But you shouldn’t take geology because it’s easy. (It isn’t necessarily easy—the geology class I took, from a bright-eyed elfin woman with the pleasing, rocklike name of Jan Tullis, certainly wasn’t.) You should take geology because it will fundamentally transform the way you see the world.
I mean this literally. Understanding geology gives you a new way to interpret the visual data of the planet. Sometimes this can feel like X-ray vision or a sixth sense. The color of the soil can tell you what it’s made of. The lightning bolts of white across that cliff the highway blasted through? Quartz veins, a sign of metamorphic activity, way back, when fissures opened up in bending, cracking stone, and mineral-laden water coursed through. Looking out of a plane window at the contours of a mountain range, you can tell from shape alone whether the peaks are old or new—or rather, which are very very old and which are just old. (It’s the opposite of human aging: cragginess is a sign of relative youth, and smoothness comes only with time.) And the words! Schist. Nickeliferous. Gneiss. Each one with its own dense poetry.
Geology helps the land tell you stories. I remember flying once and noticing funny little slab-like mountains, each one distinct from the next, lying in parallel rows. Where once I would have seen only mystery, now I could imagine how those mountains came to be—a sedimentary bed, layer upon flat layer of different types of rock, broken and thrust upward by the movement of the plates, revealing a cross section in which the softer rocks had eventually eroded away, leaving only these orderly little slabs.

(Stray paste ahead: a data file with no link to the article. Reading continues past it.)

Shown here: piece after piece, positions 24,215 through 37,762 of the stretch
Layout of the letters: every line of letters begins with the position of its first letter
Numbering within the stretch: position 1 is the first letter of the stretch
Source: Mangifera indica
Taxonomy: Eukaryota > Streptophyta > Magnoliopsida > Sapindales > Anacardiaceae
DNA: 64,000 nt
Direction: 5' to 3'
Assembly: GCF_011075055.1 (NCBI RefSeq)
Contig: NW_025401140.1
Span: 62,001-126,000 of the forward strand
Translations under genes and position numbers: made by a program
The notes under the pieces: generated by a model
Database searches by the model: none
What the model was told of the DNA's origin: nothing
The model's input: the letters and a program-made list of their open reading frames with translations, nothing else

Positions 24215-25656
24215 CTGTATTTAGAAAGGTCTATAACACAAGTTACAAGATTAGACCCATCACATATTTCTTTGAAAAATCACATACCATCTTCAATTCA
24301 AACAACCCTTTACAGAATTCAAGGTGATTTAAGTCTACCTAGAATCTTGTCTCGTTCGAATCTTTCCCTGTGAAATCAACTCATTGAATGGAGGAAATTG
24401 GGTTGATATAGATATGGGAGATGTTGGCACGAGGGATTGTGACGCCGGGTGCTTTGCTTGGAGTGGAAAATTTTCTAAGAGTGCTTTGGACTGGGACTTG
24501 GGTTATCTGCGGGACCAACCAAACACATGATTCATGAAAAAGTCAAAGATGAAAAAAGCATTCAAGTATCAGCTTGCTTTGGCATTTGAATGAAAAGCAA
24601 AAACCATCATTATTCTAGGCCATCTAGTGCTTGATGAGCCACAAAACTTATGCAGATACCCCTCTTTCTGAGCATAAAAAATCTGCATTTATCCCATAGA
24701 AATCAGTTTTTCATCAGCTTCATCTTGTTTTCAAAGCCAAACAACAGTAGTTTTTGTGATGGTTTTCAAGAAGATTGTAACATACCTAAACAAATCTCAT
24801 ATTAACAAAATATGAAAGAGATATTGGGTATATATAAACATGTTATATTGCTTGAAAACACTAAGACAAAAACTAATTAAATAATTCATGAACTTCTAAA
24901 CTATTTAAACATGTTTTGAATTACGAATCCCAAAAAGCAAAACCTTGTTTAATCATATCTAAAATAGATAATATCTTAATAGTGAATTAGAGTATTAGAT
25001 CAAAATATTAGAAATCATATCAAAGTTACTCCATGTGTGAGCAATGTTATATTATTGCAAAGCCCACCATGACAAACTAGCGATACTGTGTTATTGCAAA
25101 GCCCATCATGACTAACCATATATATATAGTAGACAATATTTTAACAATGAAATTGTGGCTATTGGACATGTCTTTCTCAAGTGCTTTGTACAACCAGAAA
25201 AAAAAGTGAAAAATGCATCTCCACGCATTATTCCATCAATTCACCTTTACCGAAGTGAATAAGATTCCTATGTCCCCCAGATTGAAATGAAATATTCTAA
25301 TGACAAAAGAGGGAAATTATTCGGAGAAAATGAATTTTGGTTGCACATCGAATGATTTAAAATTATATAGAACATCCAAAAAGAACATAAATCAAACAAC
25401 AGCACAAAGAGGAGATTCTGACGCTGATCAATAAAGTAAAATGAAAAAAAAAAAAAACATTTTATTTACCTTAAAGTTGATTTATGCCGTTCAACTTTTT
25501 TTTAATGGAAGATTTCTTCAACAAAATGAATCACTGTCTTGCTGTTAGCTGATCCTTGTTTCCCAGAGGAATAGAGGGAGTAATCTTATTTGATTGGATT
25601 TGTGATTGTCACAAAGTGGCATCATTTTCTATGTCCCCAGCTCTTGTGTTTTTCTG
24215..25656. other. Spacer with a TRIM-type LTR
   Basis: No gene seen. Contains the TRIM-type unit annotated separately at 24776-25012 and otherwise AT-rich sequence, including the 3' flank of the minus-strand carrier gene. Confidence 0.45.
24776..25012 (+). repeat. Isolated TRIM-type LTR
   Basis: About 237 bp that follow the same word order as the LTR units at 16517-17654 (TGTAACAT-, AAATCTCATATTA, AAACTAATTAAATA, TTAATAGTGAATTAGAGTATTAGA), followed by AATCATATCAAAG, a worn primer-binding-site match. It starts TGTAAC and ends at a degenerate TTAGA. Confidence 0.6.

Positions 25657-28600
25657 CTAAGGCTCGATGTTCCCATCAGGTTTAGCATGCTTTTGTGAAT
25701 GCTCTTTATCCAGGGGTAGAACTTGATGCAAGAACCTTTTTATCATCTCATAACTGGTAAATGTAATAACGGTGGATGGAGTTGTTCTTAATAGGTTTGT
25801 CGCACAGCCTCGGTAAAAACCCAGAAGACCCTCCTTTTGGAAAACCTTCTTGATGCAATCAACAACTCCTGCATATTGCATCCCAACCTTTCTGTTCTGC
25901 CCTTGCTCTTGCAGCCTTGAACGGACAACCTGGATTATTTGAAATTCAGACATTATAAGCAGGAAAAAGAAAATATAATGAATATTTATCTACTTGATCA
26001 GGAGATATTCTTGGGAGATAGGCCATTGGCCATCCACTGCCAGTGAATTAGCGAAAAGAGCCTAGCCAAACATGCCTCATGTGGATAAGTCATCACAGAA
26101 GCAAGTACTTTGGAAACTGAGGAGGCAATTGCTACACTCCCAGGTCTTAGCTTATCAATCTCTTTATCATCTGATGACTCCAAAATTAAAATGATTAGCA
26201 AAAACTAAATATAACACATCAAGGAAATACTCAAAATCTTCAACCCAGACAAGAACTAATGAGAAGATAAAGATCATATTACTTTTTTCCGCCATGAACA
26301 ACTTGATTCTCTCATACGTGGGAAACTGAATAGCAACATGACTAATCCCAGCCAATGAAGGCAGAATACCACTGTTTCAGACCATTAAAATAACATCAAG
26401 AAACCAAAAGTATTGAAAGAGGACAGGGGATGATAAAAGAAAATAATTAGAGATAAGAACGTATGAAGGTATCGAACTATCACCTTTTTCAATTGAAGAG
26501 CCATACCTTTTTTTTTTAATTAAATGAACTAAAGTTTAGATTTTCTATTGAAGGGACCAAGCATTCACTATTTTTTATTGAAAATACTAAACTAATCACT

Geology is a gorgeous way to contemplate the abyss.
But geology does more than give you something to think about when you examine pebbles on a beach or go swimming in a quarry. You should also take geology because there is no better way to gain perspective on the fleetingness of life. Any good intro geology course is actually a course in time. You’ve heard the statistic: If the whole planet has been around for a single 24-hour day, the dinosaurs showed up at 10:56 p.m. and we just before 11:59. But imagine spending hours holding that thought in your mind, learning what happened during all the time that preceded us. Understanding, in a real way, how long the planet has been around; how slow, patient, and indifferent the movement of the rocks beneath us has been; how insignificant in the scheme of things our fervid civilizations and wars and inventions really are—this is a head trip better than any you’ll experience during the concert at Spring Fling..